072 462 4271 antonio@bfound.co.za

International Coastal Cleanup Day – 16 September 2017 – was a huge success!!

The build up to International Coastal Cleanup Day was filled with Adrenalin and enthusiasm.
No less than 9 cleanups along the Whale Coast was put in place by Coastal Cleanup Conservation (CCC) and bags and forms delivered followed up by meetings with the relevant coordinators.
A word of thanks to Pierre de Villiers (Cape Nature) and Liezl de Villiers (Overstrand environmental planning) for approving permits to access the beach at Grotto and Die Plaat De Kelders.
This is a report of what actually happened:

 

a) Kleinmond: Two of the Three cleanups were cancelled due to the unrest situation
b) Hangklip, Die Plaat: Volunteers dropped out due to rain

 

The Feedback:
a) Hangklip: An area of 1km from Maasbaai to Maanskeinbaai (Lighthouse in the middle) was cleaned by 30 volunteers.
71 Bags were filled and due to rain and wind – NO count was done. The following was what came out of this cleanup:
Lots of beer bottles and polistyrene take away containers as if vagrants frequent this area.
Lots of Cable ties, black bags, condom wrappers, plastic bottles and fishing line entangled in kelp.
The items found here is totally different to the marine Debris found at Pringle Bay – according to a local who participated in the cleanup.

 

b) Kleinmond:
Our coordinator on the ground: Carl Swart  took 30 adults and 35 kids on a cleanup, mostly around the lagoon but alos on the beach.
The Kleinmond beach is clean due to regular cleanups by locals and EPWP
A lot of volunteers joined Carl’s group after the Harbour cleanup was cancelled.
c)Sandbaai:
Whale Coast Conservation Coordinated this cleanup
An area of 2.3km was cleaned: Zwelihle coastline (1.4km) and the border area between Zwelihle and Sandbaai.
This was a very disheartening cleanup: a lot of public litter by vagrants and homeless. The coast all along Zwelihle is littered by plastic bottles and other marine debris washed out by the Ocean. However, at the end of Schulphoek Road is an area of serious need of government attention. This is literally a dumping site. The pathway to Sandbaai starts about 250 meters from a green belt as seen on the attached map.

Anina Lee: “We did not tally the pieces of furniture (including a whole sofa) and large pieces of upholstery foam, carpets, etc. we found in the storm water drainage sloot.

I also did not include the roughly 250 unused condoms still in boxes. As we know, they are used to keep divers’ cell phones dry.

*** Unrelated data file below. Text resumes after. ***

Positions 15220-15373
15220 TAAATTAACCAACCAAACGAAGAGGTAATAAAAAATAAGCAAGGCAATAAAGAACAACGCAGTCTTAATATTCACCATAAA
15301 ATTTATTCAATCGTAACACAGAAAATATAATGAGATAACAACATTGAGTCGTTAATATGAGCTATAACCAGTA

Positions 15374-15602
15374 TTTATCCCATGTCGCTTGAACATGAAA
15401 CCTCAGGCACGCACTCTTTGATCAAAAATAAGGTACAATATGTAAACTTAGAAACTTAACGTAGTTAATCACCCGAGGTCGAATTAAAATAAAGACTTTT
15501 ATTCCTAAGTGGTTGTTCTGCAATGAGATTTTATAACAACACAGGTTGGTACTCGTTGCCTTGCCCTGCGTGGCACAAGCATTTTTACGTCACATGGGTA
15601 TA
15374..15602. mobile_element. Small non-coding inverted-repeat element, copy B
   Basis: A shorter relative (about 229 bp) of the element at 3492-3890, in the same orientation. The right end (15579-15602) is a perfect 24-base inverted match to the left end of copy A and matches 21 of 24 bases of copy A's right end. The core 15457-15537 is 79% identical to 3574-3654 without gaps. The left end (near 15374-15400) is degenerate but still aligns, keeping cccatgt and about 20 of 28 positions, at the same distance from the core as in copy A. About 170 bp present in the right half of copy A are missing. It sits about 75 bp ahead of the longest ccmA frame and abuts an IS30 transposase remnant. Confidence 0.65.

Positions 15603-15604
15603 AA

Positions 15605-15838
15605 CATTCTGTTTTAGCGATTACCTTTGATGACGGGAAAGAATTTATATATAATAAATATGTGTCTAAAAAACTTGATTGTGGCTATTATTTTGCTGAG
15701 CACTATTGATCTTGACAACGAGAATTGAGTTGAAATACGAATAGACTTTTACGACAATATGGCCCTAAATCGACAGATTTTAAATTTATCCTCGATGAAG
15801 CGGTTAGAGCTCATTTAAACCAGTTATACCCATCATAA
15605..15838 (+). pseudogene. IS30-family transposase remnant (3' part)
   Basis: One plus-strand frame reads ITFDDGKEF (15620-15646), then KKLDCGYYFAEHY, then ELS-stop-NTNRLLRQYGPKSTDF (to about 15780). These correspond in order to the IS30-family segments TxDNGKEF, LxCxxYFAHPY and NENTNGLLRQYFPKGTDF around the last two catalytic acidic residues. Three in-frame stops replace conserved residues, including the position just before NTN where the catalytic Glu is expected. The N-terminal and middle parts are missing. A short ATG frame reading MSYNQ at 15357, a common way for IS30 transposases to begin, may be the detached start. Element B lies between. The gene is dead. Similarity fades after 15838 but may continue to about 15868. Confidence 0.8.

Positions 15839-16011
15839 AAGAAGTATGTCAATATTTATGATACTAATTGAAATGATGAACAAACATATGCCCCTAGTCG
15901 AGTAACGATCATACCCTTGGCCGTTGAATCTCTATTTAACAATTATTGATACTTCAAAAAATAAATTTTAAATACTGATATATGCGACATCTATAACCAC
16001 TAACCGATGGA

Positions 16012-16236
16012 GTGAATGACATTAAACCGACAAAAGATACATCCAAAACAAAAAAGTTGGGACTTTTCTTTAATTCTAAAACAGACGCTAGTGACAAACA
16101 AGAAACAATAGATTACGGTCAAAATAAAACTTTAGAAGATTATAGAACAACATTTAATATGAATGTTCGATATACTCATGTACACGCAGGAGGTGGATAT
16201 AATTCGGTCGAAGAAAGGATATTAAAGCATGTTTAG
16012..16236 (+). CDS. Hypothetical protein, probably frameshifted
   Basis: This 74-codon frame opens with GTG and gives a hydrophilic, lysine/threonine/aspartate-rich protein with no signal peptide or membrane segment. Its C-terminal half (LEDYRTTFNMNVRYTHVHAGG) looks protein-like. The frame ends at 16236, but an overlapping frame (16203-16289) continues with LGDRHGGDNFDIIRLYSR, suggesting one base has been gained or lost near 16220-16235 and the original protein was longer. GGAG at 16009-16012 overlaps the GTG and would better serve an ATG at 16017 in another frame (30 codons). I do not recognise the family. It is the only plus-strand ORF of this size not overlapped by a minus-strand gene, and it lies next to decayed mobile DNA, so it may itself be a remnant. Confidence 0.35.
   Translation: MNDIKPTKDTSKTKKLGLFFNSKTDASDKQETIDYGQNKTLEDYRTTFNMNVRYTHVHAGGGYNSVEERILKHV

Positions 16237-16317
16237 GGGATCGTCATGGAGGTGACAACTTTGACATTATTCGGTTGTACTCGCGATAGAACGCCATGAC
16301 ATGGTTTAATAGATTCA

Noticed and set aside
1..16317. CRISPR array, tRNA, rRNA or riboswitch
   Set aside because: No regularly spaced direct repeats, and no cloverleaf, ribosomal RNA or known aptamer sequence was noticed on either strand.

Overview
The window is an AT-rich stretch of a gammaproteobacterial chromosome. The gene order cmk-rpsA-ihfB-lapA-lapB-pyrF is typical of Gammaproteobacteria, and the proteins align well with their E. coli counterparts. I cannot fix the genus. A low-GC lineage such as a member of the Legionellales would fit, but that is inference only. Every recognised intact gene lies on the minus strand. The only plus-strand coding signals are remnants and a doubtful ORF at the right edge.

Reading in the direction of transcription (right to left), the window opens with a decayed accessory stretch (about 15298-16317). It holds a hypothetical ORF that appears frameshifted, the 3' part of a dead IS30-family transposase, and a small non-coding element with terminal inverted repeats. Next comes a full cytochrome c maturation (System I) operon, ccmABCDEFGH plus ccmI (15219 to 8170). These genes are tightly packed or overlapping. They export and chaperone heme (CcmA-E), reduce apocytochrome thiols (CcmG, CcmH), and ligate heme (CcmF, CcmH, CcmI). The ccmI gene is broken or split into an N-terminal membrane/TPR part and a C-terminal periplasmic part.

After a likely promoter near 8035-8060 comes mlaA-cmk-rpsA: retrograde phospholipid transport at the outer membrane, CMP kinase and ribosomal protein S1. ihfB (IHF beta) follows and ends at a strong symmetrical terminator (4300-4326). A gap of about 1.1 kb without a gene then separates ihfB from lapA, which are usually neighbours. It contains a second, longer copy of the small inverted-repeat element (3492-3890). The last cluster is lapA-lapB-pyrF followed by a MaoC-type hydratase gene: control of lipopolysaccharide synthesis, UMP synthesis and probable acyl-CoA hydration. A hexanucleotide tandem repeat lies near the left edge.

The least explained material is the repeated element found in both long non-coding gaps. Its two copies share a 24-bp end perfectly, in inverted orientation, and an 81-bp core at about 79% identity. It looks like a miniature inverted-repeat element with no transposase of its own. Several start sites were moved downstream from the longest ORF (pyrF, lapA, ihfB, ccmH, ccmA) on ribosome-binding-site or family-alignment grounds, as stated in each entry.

There was also a huge dump of rubbish near the forest that the Curro kids found and didn’t attempt to clean up.”

School kids who took part:
11 Curro
13 Lukhanyo Primary Zwelihle
20 Zwelihle Primary
3 Adults Volunteers
3 WCC Staff members

CCC has cleaned this area twice during the year and sadly there is absolutely NO improvement to this area.

d) Grotto Beach:
Hermanus High: 80 learners
Hermanus Primary: 30 Learners
30 adult Volunteers

The group was divided into 4 teams: Hermanus High cleaned the Lagoon (2 teams). Hermanus Primary Cleaned Grotto Beach for a 4km stretch (2 teams)
16 Bags were filled, mostly from the lagoon.

Concerning is the items picked up along the lagoon:
86 Beer and other alcohol glass bottles
127 black printer rolls and cable ties and Label bands( Abalone farm)
241 food and chip wrappers
Items picked up along the Beach: Mostly small sweet and chip wrappers, small pieces of plastic, bottle tops.

We got caught in the rain at one stage and transporting some kids to the 4km mark along Grotto Beach via a trailer didn’t work so well.

Afterwards the learners from the Primary school were treated to a Boerewors braai and a coke sponsored by Checkers Hermanus, Peninsula Beverages and Dutchies @ Grotto

e) Die Plaat, De Kelders
Coordinated by Jack Gryffenberg – local of De Kelders and avid supporter.
Due to rain about 15 volunteers pulled out. 16 People took part in the actual cleanup
this cleanup was done over two days (Saturday and Sunday)

The area cleaned is a catch point for marine debris and needs to be cleaned once a month. Further talks with Cape Nature is a necessity to ensure regular access to this area is provided for ongoing sustainable cleanups managed by CCC
As can be seen on the Die Plaat Report form: 2 4x4’s were filled with heavy rope, net and containers.
Items of concern: fishing line, rope, Food containers of all sorts, bottle caps

Only one bird and a seal were found dead on the beach

f) Kleinbaai – Danger Point
A coastal cleanup with 2 Gansbaai Primary Schools coordinated by Christoff Longland – a local resident and avid supporter of CCC
2.5km area cleaned with about 30 kids
8 bags were filled
This is an area that is regularly cleaned by EPWP and yet there is always need for regular cleanups

​g) Gansbaai Coast (Camping site to Tidal Pools)
Coordinated by Dyer Island Conservation Trust.

Thanks to Pinkey Ngewu – Project manager at Dyer Island Conservation Trust, for the images and the data
21 Bags were filled over an distance of 2.1km.

About 60 people took part in this cleanup